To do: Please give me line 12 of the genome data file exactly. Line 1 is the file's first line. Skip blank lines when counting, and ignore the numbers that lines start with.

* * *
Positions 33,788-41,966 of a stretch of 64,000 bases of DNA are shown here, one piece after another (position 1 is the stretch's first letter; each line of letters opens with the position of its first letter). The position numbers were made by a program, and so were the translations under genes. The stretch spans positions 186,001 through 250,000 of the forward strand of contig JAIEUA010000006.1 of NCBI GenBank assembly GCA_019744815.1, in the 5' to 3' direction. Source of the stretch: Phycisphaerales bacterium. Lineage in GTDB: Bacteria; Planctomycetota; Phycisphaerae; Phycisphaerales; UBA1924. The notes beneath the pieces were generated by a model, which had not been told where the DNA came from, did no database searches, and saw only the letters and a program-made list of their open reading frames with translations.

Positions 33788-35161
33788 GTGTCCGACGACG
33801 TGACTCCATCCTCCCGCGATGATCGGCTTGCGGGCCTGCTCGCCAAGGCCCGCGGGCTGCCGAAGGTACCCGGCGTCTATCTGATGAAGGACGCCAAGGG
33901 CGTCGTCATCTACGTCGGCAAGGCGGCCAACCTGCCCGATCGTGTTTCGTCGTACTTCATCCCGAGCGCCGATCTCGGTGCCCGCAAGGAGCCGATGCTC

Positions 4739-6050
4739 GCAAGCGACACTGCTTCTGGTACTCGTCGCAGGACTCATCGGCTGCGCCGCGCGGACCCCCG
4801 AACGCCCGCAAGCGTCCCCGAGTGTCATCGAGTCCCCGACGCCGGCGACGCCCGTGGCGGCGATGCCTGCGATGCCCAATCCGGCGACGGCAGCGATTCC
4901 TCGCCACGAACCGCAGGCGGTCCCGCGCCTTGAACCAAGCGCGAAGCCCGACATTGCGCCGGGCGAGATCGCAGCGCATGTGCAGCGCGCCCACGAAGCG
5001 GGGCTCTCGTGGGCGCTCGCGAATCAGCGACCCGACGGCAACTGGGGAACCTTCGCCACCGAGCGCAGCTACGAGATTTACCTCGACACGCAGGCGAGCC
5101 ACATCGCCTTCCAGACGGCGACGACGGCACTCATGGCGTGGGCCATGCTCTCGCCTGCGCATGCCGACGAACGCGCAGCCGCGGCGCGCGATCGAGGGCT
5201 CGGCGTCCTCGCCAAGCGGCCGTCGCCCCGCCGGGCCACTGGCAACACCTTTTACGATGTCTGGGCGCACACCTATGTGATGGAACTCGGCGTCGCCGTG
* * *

5201 CGGCGTCCTCGCCAAGCGGCCGTCGCCCCGCCGGGCCACTGGCAACACCTTTTACGATGTCTGGGCGCACACCTATGTGATGGAACTCGGCGTCGCCGTG